Berlin has yet to embark on this path and readjust to the new realities.
This time around, Germany seems to be the primary source of dissatisfaction in the alliance. Who knows what curses US officials utter behind closed doors to refer to Germany’s role in the ongoing conflict.
** If you are interested in news from and about Germany, feel free to subscribe to our new Europa Kompakt newsletter and receive the latest news and exclusives in German!
The dissemination of child pornography has exploded during the pandemic, NGOs warned on Safer Internet Day (8 February), pressuring the European Commission to present its initiative to counter the phenomenon following months of unexplained delays.
When it comes to progress on diversity and inclusion (D&I) both on and off-screen, MEP Evin Incir told EURACTIV, the EU has a long way to go before its words, contained in a number of strategies and action plans, turn into action.
A draft revision of the EU’s pesticide framework, obtained by EURACTIV, sets out multi-pronged plans to address shortcomings on integrated pest management (IPM), but campaign groups say these still fall short of what is needed to transform the sector.
Talking to EU lawmakers on Monday, European Central Bank (ECB) president Christine Lagarde reacted to criticism from conservative politicians who blamed ECB policy for the inflation currently biting into Europeans’ purchasing power.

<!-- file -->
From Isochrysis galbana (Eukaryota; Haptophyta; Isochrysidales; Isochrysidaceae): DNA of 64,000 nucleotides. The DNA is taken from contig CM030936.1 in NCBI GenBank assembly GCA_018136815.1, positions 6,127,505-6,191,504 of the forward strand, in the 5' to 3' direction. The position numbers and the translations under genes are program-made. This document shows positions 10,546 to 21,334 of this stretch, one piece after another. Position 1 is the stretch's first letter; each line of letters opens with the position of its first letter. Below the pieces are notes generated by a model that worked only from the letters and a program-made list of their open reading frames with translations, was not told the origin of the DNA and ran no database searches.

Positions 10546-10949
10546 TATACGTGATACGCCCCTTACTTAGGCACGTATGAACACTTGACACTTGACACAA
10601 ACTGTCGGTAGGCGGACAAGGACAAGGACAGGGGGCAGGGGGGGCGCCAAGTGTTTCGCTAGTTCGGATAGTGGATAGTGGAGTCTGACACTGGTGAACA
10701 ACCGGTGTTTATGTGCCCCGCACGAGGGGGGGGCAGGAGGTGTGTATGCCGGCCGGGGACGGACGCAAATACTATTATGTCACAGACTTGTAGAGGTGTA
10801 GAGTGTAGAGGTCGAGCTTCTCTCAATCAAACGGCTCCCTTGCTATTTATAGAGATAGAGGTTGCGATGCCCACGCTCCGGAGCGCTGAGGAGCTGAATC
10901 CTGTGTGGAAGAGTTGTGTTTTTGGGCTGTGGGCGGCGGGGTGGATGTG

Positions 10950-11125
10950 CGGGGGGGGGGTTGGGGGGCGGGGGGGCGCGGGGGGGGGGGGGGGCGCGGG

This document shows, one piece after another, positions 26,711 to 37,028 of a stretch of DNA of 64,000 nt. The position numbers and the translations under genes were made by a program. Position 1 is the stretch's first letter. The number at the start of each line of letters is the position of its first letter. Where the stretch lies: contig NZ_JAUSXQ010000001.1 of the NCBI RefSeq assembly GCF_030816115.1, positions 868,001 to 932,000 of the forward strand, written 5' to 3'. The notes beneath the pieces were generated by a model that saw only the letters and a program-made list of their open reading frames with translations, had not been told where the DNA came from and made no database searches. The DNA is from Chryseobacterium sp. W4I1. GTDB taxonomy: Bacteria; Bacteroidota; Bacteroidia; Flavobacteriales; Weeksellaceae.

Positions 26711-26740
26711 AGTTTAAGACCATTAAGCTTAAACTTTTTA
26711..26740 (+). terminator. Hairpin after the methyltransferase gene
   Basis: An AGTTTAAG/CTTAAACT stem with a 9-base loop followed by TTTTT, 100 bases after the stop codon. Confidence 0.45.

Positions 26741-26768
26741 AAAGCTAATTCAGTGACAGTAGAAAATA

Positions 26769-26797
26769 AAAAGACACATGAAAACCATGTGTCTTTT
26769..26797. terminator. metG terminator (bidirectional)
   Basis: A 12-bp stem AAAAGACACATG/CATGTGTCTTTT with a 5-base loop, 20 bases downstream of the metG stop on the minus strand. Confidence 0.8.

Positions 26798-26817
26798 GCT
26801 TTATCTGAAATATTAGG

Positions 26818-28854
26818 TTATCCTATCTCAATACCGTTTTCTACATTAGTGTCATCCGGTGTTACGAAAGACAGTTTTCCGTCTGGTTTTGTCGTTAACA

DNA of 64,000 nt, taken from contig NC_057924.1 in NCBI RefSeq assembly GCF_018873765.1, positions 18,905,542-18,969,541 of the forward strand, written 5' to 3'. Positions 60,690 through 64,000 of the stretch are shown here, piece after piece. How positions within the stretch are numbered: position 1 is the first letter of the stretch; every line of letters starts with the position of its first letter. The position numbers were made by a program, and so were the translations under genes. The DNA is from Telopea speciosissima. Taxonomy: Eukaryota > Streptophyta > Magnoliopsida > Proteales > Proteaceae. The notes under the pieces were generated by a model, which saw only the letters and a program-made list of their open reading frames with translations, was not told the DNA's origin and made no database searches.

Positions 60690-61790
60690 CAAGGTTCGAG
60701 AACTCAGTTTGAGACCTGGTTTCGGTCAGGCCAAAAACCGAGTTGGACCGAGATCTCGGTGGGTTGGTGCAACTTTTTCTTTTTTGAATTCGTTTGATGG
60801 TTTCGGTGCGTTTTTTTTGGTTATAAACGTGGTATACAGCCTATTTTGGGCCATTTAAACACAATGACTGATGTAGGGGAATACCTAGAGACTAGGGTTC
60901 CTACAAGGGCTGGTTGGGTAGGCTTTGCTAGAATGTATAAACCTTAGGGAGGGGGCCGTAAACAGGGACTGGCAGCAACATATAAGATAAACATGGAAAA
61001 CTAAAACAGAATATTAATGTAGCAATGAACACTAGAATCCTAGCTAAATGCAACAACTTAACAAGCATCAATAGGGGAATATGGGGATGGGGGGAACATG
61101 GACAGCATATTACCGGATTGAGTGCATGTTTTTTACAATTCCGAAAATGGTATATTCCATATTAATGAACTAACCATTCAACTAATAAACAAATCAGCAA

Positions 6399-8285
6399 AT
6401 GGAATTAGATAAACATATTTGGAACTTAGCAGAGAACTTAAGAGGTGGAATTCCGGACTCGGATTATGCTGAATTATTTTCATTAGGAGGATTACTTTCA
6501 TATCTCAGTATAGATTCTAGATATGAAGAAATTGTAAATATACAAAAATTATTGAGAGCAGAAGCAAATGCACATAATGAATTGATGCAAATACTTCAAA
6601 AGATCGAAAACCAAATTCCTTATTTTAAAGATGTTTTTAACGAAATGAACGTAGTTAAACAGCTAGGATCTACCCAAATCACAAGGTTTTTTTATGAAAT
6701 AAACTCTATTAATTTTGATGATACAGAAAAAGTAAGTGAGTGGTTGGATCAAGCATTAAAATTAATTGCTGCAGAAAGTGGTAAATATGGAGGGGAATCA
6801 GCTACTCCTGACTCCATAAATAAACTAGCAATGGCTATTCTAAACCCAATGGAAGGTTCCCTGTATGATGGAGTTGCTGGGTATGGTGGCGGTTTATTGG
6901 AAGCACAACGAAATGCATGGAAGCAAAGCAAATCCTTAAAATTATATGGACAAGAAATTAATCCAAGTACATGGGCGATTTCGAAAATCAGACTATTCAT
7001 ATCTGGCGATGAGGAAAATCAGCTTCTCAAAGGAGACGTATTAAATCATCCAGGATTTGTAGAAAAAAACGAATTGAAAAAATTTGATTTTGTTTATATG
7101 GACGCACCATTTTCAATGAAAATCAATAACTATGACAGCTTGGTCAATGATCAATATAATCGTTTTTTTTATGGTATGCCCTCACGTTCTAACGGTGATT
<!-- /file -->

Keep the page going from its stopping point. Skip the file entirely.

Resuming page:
With EU legislation on mandatory human rights and environmental due diligence to be proposed by the EU Commission in February, a cross-sectoral coalition of EU companies have called for it to adopt a risk-based approach and apply it to all companies operating in Europe.
France and Germany will work on “common industrial projects” such as electrical networks, batteries and hydrogen, French Economy Minister Bruno Le Maire said after receiving his German counterpart Robert Habeck in Paris on Monday.
In an interview with EURACTIV, Professor Kalypso Nicolaïdis said that Conference on the Future of Europe (CoFoE), stakeholders have done the best they can do, but to make it a permanent exercise within the EU, there needs to be room for constructive criticism.
The European Commission’s proposed regulation to slash methane emissions should be stricter on imported fossil fuels and tackle greenhouse gas emissions beyond Europe, according to the lawmakers who are drafting the Parliament’s stance on the proposal.
Three French presidential candidates carried out a large seduction operation over the weekend aimed at the working-class, the largest in numbers but least mobilised at the ballot box. EURACTIV France reports.
Look out for…
- Health Commissioner Stella Kyriakides in Lyon: participates in Joint Ministerial Conference of foreign and health ministers on developing a European health policy, organised by French EU Council Presidency.
- Commission Vice-President for Interinstitutional Relations Maroš Šefčovič delivers opening keynote speech on day two of EU Industry Days 2022.
- Equality Commissioner Helena Dalli meets with Dunja Mitajović, Council of Europe Commissioner for Human Rights.
Views are the author’s.
[Edited by Zoran Radosavljevic / Alice Taylor]